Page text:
A Fine Gael TD contacted Justice Minister Helen McEntee telling her that there should be “absolute clarity” that Limerick City and County Council be allowed to share CCTV footage with the gardaí.
Patrick O’Donovan, a junior minister at the Office of Public Works, wrote to his Fine Gael colleague Ms McEntee about the decision by the Data Protection Commission to fine the Limerick council €110,000 and order it to turn off more than 350 CCTV cameras which it had installed illegally.
Mr O’Donovan had vociferously objected to the decision at the time it was published in the same month, stating that “only those who have something to be afraid of should be afraid of the use of CCTV”.
The decision by the commission resulted from an investigation lasting three years.
It found that the Limerick council had breached GDPR in 50 instances by installing hundreds of cameras with no lawful basis over the previous 15 years, something investigating officer Tony Delaney described as “quite shocking”.
In correspondence with Ms McEntee, Mr O’Donovan said that he would “obviously like to see the CCTV programme widened and enhanced, but to be done in a manner where we have absolute clarity that the council is free and within their rights to hand over any and all footage to investigating personnel”.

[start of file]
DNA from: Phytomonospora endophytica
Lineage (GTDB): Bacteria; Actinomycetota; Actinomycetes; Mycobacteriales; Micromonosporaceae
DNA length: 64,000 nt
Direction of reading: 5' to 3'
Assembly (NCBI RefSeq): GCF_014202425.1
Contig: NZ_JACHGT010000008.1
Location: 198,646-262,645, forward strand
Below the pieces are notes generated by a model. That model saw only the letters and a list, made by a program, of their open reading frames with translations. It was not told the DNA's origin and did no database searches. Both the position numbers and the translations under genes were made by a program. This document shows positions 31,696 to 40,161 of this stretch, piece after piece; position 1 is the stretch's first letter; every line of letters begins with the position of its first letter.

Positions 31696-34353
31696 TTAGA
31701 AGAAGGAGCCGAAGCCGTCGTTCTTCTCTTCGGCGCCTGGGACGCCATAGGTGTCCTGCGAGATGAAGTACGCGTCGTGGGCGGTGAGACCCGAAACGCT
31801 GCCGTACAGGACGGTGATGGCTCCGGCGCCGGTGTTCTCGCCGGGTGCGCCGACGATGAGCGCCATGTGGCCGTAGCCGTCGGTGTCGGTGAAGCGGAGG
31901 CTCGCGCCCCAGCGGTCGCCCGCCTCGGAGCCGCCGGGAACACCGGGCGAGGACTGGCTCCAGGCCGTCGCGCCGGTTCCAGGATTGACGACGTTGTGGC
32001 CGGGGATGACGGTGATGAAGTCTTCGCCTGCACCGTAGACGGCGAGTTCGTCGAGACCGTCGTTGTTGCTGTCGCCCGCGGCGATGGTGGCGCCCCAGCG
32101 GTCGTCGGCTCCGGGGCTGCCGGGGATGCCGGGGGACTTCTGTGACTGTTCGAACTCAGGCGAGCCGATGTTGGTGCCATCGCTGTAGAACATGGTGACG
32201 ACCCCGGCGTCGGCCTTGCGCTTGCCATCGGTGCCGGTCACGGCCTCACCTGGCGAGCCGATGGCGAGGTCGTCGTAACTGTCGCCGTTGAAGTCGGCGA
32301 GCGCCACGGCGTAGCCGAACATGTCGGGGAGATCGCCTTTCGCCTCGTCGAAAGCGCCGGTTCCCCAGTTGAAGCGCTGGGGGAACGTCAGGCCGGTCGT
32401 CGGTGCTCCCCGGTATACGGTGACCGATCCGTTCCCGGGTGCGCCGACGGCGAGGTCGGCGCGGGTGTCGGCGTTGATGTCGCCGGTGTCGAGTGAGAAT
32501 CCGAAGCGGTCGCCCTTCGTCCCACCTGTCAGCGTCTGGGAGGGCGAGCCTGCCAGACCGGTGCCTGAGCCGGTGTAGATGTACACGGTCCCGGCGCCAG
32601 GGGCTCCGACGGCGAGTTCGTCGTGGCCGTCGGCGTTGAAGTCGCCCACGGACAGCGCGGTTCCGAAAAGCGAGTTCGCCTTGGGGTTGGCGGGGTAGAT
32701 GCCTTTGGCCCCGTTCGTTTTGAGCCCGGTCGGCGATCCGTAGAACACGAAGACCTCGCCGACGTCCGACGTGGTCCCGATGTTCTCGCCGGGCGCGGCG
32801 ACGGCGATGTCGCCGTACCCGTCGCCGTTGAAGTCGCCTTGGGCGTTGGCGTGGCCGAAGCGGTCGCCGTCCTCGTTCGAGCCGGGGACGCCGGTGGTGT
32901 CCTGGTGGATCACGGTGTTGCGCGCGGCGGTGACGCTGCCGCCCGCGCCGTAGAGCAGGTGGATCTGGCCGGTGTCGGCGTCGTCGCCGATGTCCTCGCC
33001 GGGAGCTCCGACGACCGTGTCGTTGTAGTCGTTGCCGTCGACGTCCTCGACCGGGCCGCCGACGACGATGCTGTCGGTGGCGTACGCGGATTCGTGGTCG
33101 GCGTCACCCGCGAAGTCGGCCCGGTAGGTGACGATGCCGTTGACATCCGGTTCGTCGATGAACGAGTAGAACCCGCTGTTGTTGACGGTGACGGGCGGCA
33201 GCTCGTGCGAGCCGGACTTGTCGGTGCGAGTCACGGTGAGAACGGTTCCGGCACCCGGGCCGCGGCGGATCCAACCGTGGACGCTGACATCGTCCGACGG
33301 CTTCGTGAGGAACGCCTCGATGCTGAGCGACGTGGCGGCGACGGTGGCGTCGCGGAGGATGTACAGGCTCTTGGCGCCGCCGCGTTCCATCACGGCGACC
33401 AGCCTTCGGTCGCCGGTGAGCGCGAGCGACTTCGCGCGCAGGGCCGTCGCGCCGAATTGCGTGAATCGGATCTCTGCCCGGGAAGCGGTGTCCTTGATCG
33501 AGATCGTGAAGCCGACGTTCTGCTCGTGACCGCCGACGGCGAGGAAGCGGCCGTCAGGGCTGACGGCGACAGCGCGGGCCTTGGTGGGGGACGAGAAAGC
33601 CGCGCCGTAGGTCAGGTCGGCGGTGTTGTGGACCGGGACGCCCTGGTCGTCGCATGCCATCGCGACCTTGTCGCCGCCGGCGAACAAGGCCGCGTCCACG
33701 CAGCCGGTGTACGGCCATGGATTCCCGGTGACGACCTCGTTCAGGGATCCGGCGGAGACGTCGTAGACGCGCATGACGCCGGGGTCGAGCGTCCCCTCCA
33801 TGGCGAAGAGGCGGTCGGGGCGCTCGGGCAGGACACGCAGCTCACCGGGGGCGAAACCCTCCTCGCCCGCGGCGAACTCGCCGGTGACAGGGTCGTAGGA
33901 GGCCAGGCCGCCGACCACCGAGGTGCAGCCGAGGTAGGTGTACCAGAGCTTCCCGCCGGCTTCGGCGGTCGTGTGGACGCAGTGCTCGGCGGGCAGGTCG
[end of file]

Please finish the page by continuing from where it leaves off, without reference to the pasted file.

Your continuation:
“This is, after all, the reason and rationale for which I and the people I represent want these cameras and the substantial investment they represent,” he said, while requesting he be kept informed of “any amendments or changes to the statutory basis in which the CCTV program is based”.
In response later that week, Ms McEntee said that CCTV was a “useful deterrent” for crime, and “an important investigative tool for An Garda Siochána”.
She said that the new Garda Síochána (Digital Recording) Bill, due for publication this year, “will provide a new legal basis for the administration of community CCTV schemes by local authorities and An Garda Síochána”.